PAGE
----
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Freshly Baked Science

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Icicle Formation (& Underwater Icicles?!)

7th December 2018

During the winter, it’s not unusual to see ice and snow, but icicles are a rarer occurrence. They’re well characterised by their cone shape and a beautiful glass-like finish. But how do these icy daggers come about?


Icicles only form in very specific weather conditions. It needs to be a sunny day or an alternative heat source, but below freezing. In these conditions, the ice or snow can melt and then refreeze as it drips. The icicle starts off as a few frozen droplets, then once it gets large enough, the water begins to run down the side of the frozen droplets and freezes as a thin film all the way down the icicle.


The thin film of water that coats the icicle gives off heat, warming the air around it, by a process called conduction. Warm air is less dense than cool air, so the warm air will rise. When the warm air rises, the heat is removed from the liquid layer, causing it to freeze.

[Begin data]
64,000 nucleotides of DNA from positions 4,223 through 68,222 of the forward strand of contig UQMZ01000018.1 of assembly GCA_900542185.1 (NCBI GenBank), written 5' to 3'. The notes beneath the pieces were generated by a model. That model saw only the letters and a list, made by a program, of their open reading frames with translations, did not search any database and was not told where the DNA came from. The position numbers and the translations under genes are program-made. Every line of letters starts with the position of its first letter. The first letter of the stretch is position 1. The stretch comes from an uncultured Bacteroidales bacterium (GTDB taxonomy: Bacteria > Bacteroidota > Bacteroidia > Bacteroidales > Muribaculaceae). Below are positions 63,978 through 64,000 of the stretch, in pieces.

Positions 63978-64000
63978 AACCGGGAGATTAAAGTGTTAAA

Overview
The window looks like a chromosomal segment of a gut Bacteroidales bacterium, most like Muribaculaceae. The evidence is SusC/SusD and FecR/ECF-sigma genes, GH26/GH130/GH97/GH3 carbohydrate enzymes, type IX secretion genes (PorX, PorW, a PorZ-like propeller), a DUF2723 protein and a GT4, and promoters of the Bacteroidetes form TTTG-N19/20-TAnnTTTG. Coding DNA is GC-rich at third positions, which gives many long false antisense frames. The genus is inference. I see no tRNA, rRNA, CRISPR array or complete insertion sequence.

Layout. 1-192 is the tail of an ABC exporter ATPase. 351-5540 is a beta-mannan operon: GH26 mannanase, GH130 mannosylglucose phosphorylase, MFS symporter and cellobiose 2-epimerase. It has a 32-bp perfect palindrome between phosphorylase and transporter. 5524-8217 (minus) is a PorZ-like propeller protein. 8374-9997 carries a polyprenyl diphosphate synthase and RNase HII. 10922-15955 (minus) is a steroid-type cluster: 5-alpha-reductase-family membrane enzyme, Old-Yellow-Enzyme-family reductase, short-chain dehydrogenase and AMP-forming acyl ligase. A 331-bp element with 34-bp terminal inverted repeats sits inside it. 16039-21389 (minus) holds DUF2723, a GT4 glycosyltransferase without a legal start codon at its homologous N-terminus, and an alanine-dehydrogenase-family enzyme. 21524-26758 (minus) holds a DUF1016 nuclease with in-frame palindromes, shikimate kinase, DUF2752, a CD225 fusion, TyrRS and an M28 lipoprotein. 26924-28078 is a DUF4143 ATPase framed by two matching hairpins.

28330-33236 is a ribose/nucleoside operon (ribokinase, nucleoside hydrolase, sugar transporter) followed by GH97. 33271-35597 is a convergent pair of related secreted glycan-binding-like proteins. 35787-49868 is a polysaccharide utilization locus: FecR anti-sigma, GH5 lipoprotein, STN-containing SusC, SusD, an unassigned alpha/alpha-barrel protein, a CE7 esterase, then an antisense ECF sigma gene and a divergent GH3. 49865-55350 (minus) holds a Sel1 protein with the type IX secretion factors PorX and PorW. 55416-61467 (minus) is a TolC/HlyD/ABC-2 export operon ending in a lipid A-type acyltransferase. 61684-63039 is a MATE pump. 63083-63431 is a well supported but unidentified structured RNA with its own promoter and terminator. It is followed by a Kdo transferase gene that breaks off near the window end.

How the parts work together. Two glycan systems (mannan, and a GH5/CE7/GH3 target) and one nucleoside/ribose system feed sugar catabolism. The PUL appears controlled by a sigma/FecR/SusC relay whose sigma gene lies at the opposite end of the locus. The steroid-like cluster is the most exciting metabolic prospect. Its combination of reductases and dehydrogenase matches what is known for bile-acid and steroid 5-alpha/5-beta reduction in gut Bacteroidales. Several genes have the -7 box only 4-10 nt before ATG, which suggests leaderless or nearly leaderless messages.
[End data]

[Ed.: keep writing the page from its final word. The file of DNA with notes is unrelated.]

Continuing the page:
If you’ve ever looked closely at an icicle, you may have also noticed that the surface has ripples. Two scientists, Professor Morris and Mr Chen, discovered that this surface is caused by impurities, such as salts, in the water. When icicles are created from distilled water, the surface is smooth and as soon as the salts are added back, the ripples return.


Icicles don’t only form overground. They can also form underwater and are called brinicles, but are also known by a less desirable nickname; ‘icicles of death’. These are formed in a slightly different way to normal icicles.


When sea ice is formed in the Arctic and Antarctic the impurities, like salts, are forced out. This means that if you were to eat sea ice (for whatever reason), it wouldn’t be salty like sea water. It also makes the surrounding water saltier. When water gets saltier, the freezing point lowers and the density increases. This prevents the water from freezing and causes it to sink. When this cold, salty water reaches the warmer water below, it causes the water surrounding it to freeze.


The brinicle grows as the salt continues to be forced out of the ice and sinks even further. Once the brinicle reaches the seabed, a web of ice forms and spreads across it, freezing everything it touches (hence the name, ‘icicle of death’).

If you see any icicles around this winter, please send us a picture via email (hannah@wonkmagazine.co.uk) or social media (@wonkscience) with the hashtag #STEMintoChristmas and we’ll get you featured on our website!

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